Kearby -- Col Neel E Kearby


Neel Kearby attended high school and North Texas Agricultural College at Arlington, Texas, and graduated from the University of Texas at Austin in 1937, with a degree in Business Administration. He immediately enlisted, on Feb. 25, as a flying cadet at March Field, Calif. He trained at Randolph and Kelly Fields Texas, getting his rating and commission in February 1938. He was assigned successively to the 94th and 40th Pursuit Squadrons at Selfridge Field, Mich., in a series of assignments including flight commander. He went to the Canal Zone in December 1941. as 14th Pursuit Squadron commander, serving until August 1942, when he returned to the United States. as commander of the 348th Fighter Group at Bradley Field, Conn., and Westover Field, Mass. He took the Group to the Pacific in May 1943, after promotion to lieutenant colonel and consistently led his men in combat in P-47 Thunderbolt fighters.

He was promoted to colonel on Sept. 23, 1943, and, on Oct. 11, earned the Medal of Honor for shooting down six Japanese planes and saving the life of a comrade on a mission near Wewak, New Guinea, when he volunteered to lead a flight of four fighters to reconnoiter the strongly defended air base.

The citation, in part, reads:"...Having observed enemy installations and reinforcements at four air fields, and securing important tactical information, Colonel Kearby saw an enemy fighter below him, made a diving attack and shot it down in flames. The small formation then sighted 12 enemy bombers and 36 escorting fighters. Although his mission had been completed...his fuel was running low, and the numerical odds were 12 to one . . . he gave the signal to attack. Diving into the midst of the enemy airplanes, he shot down three in quick succession. Observing one of his comrades with two enemy fighters in pursuit, he destroyed both enemy aircraft. The enemy broke off in large numbers to make a multiple attack on his airplane but, despite his peril, he made one more pass before seeking cloud protection. Coming into the clear, he called his flight together and led them to a friendly base. Colonel Kearby brought down six enemy aircraft in this action, undertaken with superb daring after his mission was completed."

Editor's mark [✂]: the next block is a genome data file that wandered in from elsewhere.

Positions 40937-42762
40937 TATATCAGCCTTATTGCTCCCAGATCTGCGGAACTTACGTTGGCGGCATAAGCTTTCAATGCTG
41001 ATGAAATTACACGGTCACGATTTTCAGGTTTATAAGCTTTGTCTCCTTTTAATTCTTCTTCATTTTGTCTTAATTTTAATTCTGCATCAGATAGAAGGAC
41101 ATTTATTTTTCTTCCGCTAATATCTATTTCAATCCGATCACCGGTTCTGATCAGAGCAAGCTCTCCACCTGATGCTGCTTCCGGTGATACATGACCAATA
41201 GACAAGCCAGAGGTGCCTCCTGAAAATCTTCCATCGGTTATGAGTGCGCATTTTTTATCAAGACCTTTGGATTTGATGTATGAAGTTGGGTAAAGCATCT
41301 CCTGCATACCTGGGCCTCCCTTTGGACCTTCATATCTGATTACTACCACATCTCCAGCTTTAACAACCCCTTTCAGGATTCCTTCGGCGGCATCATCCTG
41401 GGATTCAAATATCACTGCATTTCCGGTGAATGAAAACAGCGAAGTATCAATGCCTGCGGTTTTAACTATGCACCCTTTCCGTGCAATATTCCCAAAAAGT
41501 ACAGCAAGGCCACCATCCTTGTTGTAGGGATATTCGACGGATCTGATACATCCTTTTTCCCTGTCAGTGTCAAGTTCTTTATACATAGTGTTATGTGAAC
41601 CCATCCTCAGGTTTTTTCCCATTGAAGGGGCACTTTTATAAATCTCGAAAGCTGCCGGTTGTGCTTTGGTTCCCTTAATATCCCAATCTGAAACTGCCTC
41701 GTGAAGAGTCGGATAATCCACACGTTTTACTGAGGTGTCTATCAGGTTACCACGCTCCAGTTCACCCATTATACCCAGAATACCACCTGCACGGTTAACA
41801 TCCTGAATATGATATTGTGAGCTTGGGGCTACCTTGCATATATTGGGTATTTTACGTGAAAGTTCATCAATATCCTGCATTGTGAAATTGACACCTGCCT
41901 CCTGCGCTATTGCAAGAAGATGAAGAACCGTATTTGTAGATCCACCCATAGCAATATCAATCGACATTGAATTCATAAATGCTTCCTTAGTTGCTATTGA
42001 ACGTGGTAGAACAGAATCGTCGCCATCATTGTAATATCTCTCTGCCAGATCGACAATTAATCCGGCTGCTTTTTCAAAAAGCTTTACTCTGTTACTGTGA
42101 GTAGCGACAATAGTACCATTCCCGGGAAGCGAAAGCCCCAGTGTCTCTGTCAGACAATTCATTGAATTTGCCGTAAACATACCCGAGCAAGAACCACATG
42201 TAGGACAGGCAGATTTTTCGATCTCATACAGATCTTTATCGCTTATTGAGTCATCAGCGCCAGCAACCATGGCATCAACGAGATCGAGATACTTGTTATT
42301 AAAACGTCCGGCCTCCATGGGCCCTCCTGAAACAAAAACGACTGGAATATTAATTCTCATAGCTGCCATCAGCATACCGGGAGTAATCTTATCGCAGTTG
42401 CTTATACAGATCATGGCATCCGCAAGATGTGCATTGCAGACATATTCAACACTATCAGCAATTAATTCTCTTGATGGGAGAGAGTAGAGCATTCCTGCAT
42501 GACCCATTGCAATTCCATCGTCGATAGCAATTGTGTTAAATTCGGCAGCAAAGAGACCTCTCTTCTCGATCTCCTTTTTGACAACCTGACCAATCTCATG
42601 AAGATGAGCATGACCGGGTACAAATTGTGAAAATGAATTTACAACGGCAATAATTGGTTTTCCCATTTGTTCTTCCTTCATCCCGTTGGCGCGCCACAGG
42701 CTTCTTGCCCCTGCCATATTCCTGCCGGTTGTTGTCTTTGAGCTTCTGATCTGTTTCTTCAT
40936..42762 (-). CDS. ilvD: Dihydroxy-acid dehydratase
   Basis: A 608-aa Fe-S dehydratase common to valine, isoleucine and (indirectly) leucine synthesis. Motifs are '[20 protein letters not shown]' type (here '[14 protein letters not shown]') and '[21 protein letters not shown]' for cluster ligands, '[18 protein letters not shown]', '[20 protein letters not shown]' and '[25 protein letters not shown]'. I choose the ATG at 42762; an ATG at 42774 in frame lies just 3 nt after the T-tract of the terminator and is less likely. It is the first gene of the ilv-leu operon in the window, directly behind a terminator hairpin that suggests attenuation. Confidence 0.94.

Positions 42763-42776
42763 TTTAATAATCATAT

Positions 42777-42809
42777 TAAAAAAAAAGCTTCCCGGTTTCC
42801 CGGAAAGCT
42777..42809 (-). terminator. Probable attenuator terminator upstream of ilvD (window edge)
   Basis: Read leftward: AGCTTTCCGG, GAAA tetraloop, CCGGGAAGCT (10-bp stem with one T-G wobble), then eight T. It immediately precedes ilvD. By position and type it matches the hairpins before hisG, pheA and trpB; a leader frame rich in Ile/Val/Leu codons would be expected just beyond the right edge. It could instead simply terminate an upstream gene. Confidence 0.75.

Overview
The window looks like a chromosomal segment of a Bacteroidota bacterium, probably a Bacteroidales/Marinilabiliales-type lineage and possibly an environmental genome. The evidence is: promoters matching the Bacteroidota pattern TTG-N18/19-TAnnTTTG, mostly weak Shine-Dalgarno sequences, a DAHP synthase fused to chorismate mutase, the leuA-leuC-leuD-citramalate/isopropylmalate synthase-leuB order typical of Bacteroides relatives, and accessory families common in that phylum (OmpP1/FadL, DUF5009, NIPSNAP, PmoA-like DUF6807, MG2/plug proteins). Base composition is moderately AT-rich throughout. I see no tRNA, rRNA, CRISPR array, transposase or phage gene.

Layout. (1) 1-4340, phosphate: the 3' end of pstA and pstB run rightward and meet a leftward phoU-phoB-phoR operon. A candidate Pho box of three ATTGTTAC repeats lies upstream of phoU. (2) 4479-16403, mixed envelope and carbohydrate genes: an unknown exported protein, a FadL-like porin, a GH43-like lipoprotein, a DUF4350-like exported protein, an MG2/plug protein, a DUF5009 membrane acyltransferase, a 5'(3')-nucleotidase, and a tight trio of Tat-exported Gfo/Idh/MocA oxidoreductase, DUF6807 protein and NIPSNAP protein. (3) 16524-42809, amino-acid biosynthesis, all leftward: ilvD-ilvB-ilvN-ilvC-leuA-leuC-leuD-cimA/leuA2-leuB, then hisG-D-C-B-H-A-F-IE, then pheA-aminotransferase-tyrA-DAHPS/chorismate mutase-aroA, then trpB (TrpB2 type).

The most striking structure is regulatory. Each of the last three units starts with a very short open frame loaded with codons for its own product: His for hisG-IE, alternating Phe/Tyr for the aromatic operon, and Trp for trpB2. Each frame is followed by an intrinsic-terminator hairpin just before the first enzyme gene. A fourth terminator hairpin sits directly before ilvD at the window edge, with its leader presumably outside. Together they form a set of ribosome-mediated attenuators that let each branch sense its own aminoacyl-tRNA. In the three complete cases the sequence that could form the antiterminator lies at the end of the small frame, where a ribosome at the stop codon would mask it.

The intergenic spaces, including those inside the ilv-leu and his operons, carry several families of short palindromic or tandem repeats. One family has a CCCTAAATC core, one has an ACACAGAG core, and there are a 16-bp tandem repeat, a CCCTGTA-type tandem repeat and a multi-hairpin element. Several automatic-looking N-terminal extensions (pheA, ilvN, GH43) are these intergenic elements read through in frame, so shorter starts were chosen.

These six helped run Colonel Kearby's eventual score to 22 enemy planes destroyed in the air; only 11 others had more kills in both World Wars. He also was awarded two Silver Stars, four Distinguished Flying Crosses, and five Air Medals. On Nov. 12, 1943, he was transferred to Headquarters V Fighter Command. In February 1944, he became commander of the 309th Bomb Wing. On March 5, he was killed in action during a fighter sweep mission to New Guinea.

full citation at the Congressional Medal of Honor Society website.

more information see the National Museum of the USAF website.